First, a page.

The latch keeps the cabinet lid in place horizontally on the cabinet frame.
The smaller screw secures the top of the lid to the frame.

Here is the smaller screw removed.
There is a rubber washer on the original screw that has usually deteriorated or is missing by now.
This one is still partially intact.

With the four screws removed the cabinet lid can be slid off and removed.

The bottom plate of the cabinet is secured with six screws.  
Four on each side and two small screws at the rear side of the plate.

Here is the first look at the underside of the Beomaster with the plate removed.
It is very clean. That is probably because the underside is less likely for dust to settle on...but the really clean inside shows that this Beogram must have experience good storage conditions.
I don't see any sign of corrosion or mildew.

The preamplifier board is located here and I have outlined it in the photo.
I will be removing it to do the capacitor replacement on that board.

Here is the Preamplifier board removed.

Nothing out of the ordinary there.  Everything looks proper so the restoration task on the Preamplifier board will be to replace the electrolytic capacitors with new ones. 

I will discuss with the owner if he wants the tantalum capacitors replaced with new electrolytic or WIMA polyester capacitors.  I typically replace the tantalums with those other types but if the tantalums are still in good tolerance limits it is a valid option to keep them. 

Looking at the open top side of the Beomaster shows the inside to also be in great shape.
There is some dust and a little grime...that is typical and no big deal.  I will clean all of that up.

There are three removable components for the FM tuner in the photo that I have highlighted.
Those will be removed next.

The component outlined in green is the FM Front End (PCB 1).
The component outlined in blue is the FM IF Section (PCB 2).
The component outlined in yellow is the FM Stereo Decoder and Indicator Circuit (PCB 3).

The Front End is secured to the cabinet frame by two screws which have to be removed first.

The PCB 1 and PCB 2 components are attached by some soldered wires so the two components are removed together.
The antenna cable needs to be disconnected from the PCB 1 component.
PCB 2 has three jumper wires that must be removed and two black, plastic clips that must be released.
After that PCB 2 should be able to be carefully pulled from the main board (where it is attached by two onboard connectors).

The connection points are highlighted in the photo below.

Here are PCB 1 and PCB 2 removed (and still attached to each other).

The third component to remove is PCB 3.
It also has a couple of black, plastic clips to support it on the main board.
There are also three jumper wires from the main harness that need to be disconnected as well as two board connectors.

Here is PCB 3 removed.

The next area I disassembled for the restoration is the front, metal bar that holds the slider controls.
Those always require cleaning and a little lubricating.  But like this Beomaster 4400, there are typically some lenses that need replacing. 

There are four screws that mount the slider control bar to the front panel assembly.
Two are on the ends and are easy to get to.

The next mounting screw is from the inside but is easy to get to as well.

This one was really easy as it was missing.  I will replace that with a new one when I reassemble the Beomaster.

The last one is a little tricky.  
A thin screw driver has to slide between a couple of the Beomaster boards (PCB 9 and PCB 5) to get to the mounting screw.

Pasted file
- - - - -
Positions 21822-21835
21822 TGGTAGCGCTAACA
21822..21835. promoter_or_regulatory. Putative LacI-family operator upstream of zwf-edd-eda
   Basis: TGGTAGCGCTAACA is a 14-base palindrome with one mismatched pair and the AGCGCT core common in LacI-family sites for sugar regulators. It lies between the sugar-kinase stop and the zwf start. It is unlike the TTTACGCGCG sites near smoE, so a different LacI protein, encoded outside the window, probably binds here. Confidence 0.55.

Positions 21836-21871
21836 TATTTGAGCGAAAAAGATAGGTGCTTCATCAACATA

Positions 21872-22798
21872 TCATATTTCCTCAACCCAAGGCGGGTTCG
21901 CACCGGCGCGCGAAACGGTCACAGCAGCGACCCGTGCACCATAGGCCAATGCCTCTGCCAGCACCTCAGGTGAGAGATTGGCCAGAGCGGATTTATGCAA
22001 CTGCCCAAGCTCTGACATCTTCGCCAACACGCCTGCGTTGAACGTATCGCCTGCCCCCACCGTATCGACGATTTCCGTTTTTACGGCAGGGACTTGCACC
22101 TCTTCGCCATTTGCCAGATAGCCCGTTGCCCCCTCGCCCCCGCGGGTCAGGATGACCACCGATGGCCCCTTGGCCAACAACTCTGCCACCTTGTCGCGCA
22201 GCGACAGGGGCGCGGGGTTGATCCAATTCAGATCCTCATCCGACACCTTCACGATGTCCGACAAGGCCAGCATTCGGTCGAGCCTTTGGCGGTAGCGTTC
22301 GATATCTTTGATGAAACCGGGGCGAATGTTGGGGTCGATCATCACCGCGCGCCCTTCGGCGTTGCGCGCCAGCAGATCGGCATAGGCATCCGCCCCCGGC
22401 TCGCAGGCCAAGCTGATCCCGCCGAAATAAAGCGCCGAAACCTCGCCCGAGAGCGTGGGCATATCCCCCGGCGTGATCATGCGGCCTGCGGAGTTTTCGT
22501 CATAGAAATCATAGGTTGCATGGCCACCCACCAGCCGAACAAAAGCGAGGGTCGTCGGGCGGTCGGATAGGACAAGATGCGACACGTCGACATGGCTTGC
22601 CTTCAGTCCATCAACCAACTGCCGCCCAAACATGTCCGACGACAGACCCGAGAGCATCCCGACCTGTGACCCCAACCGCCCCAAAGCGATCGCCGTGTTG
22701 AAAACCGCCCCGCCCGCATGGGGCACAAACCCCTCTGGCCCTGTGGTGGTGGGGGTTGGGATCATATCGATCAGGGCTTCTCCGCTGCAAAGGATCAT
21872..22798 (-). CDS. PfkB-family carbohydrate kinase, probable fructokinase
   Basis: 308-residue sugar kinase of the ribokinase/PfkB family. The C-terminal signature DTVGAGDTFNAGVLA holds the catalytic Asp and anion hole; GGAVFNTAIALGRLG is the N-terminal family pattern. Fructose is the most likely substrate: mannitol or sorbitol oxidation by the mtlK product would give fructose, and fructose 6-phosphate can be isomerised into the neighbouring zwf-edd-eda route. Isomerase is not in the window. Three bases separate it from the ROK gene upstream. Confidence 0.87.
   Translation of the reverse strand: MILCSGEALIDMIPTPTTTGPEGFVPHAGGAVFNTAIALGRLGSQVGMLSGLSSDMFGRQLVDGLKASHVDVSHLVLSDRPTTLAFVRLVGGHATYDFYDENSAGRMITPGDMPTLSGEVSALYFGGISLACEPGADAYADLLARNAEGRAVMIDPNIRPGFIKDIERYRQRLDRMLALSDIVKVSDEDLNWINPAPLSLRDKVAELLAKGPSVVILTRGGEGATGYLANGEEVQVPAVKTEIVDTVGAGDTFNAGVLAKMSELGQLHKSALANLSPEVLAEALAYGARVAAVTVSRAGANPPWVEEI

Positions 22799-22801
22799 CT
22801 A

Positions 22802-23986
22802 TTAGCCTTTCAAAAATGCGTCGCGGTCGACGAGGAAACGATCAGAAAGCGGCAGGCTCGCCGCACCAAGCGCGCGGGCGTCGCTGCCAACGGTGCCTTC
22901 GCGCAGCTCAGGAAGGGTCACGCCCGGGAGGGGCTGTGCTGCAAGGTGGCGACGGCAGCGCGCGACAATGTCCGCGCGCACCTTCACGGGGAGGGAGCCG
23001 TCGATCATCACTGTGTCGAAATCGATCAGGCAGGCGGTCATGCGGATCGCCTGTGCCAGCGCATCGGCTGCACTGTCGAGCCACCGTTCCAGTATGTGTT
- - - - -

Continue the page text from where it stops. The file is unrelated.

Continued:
One more detail must be released before the slider control bar can be removed.

The FM dial cord attaches to the tuning slider control. 
It is typically attached to the plastic control with some glue. Often the glue hardened to form a catch that can be pried off the plastic control.

Everything that attaches to the slider control bar is removed now and the bar comes off.

The next disassembly task is to remove the slider controls along with their wire harness.

With them removed it will be easier to clean them.

Looking at the slider controls for this Beomaster 4400 reveals that they are a different type than previous Beomaster 4400 receivers I have worked on.  These controls are mounted with a pair of metal clips and some double-sided tape.  This Beomaster unit is an earlier model serial number than other units I have seen.  The later model units change to a different slider that mounts to the control panel with screws.

Here is a slide control from this Beomaster 4400.

This is going to be a fun task reinstalling this type of control.

Here is the Beomaster 4400 with the controls and harness removed.

On the back side of the Beomaster 4400 I removed the four heatsinks that are for the output amplifier transistors.  The heatsinks physically attach to the transistors they protect by screws that also secure the heatsinks to the cabinet frame.

In order to have the main circuit board (PCB 5) free to move when I replace the capacitors I need the heatsinks removed.

Since the heatsinks have to be removed I always redo the thermal coupling of the transistors to the heatsinks.  I usually use SIL_Pads for the coupling instead of thermal paste.

Everything I have removed and examined so far on this Beomaster 4400 are things I always do on a restoration of this component. 

It is often enough. 

However, on this unit I know from playing with the front panel switches that there is some issue with the "Off" switch not resetting the selected source switch.

In order to investigate that I will have to disassemble the rest of the Beomaster 4400 front panel.
I always kind of dread that because it is a big job.  It involves desoldering quite a few wires as the Beomaster 4400 wire harness to the front panel involves a lot of hard wired connections instead of connectors.  I'm sure that was due to space the connectors would take up. 

It is a task that must be performed though. Not doing it will result in problems with the Beomaster 4400 operation so that would not be acceptable.

In the next post I will get started with the disassembly of the front panel.